For all the virtues will be present when the one virtue, practical wisdom, is present. -Aristotle

So, to recap: Aristotle believed that to become a virtuous man, in addition to sophia, or abstract wisdom, you needed phronesis, or practical wisdom.

But why did he think phronesis was needed? After all, virtue is good in and of itself, right? How could you go wrong in trying to be virtuous?

But in fact, every virtue can easily become a fault if not correctly applied. Frugality can veer into miserliness. Chastity can shrivel into prudishness. Self-reliance can harden into prideful stubbornness.

For Aristotle, being virtuous meant avoiding these extremes, by following the path between two vices: that of not applying a virtue enough, and that of applying it too much. He called this finding the “mean” of a virtue. For example, courage is the mean between cowardliness and recklessness. Loyalty is the mean between fickleness and blind obedience. Resolution is the mean between spinelessness and obstinacy. And so on and so forth.

Of course striking this balance is easier said than done! This is because the path between the virtues is not always in the same place–it can lie closer to one end of the spectrum or the other, depending on changing circumstances.  Thus the challenge for the man seeking virtue is to calculate the proper path in a certain situation, and this requires–you guessed it–practical wisdom. Or, as author John Bradshaw puts it in his book, Reclaiming Virtue: Practical wisdom “is the ability to do the right thing, at the right time, for the right reason.”

For this reason, Aristotle believed that practical wisdom was the virtue that made all the other virtues possible. Without the correct application of practical wisdom, the other virtues would be lived too much or two little and turn into vices.

This isn’t as abstract as you might be thinking. What should you do if your kid gets home past curfew? How does your reaction change if the reason she was late was a party as opposed to losing track of time talking to a friend? What would you do if your spendthrift brother asks for money? What if he has three kids to feed? If you see a crime being committed should you get involved? How would your reaction differ if it’s a purse snatching as opposed to a rape? An employee sank a deal with his negligence…how angry should you be at him? Should you fire him or give him another chance?

Whether you’re a doctor trying to figure out a course of treatment for a patient based on their unique circumstances, a teacher trying to figure out how to reach your students, or a father trying do your best by your kids, all of our day-to-day deliberations require practical wisdom as we seek to choose the best possible course of action.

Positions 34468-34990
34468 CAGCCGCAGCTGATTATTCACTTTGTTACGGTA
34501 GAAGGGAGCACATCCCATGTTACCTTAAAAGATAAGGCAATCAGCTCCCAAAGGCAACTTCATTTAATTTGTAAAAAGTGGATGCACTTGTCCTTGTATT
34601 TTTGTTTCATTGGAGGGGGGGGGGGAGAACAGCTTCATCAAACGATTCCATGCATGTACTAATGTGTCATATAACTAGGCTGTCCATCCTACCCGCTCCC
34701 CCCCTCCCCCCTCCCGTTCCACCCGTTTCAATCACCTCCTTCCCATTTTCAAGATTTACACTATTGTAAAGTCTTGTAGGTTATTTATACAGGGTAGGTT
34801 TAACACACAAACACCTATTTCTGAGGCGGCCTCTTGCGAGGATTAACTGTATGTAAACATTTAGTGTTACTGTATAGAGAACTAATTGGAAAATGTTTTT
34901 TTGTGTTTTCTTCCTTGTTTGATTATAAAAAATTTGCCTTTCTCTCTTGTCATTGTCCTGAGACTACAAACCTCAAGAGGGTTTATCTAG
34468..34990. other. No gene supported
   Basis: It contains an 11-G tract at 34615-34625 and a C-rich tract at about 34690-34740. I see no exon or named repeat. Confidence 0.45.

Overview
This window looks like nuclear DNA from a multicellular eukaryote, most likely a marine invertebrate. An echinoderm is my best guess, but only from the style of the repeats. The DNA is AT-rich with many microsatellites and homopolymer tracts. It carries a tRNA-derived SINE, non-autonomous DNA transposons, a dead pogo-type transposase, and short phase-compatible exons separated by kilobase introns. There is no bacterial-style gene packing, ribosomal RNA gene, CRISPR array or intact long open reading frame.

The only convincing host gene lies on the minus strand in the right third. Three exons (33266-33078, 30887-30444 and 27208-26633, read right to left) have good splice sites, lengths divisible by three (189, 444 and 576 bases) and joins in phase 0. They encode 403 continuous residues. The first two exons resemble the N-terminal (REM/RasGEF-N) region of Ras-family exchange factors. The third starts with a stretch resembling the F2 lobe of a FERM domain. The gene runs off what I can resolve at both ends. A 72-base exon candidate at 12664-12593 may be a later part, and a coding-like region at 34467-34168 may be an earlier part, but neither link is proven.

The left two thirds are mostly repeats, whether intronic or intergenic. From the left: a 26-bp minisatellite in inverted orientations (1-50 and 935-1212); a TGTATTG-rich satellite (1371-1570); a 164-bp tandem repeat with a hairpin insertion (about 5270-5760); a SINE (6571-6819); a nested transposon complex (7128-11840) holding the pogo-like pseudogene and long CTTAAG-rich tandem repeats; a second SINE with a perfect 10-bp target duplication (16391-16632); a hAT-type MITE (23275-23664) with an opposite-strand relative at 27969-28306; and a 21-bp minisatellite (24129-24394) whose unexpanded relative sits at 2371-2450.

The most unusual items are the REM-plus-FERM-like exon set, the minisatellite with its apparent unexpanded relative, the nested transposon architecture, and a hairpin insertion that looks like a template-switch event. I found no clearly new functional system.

Why Seek Practical Wisdom?

Aristotle believed that everything had a telos–its aim, purpose, or maximum potential. Achieving this purpose led to arete or excellence. The telos of man was eudaimonia which is happiness or flourishing–a life lived to its utmost.

The path to eudaimonia is paved with decisions made with practical wisdom. The better your decisions, the more you will progress, the more of your potential you will use, and the more your life will flourish. In short, practical wisdom is the path to true happiness and satisfaction.

The Essential Ingredients of Practical Wisdom

In Book 6 of the Nicomachean Ethics, Aristotle lays out the skills and attributes a person needs to develop in order to become practically wise. According to Aristotle, practical wisdom requires the following:

Knowing the telos of a role or objective. While every person has the general telos of eudaimonia , each individual also has a telos that is unique to their roles in life. The telos of a teacher is to help students learn and enrich their minds–to his utmost. The telos of  janitor is to clean a building–the best he can. The telos of a dad is to raise his children–with excellence. If you don’t understand what your aim is, you’ll never achieve it.

Perception. Remember, practical wisdom for Aristotle is concerned with particular situations. To know how to act in a particular situation, we need to deftly perceive and understand the circumstances before us. What are the facts in this case? What’s the history here? How do others feel about it?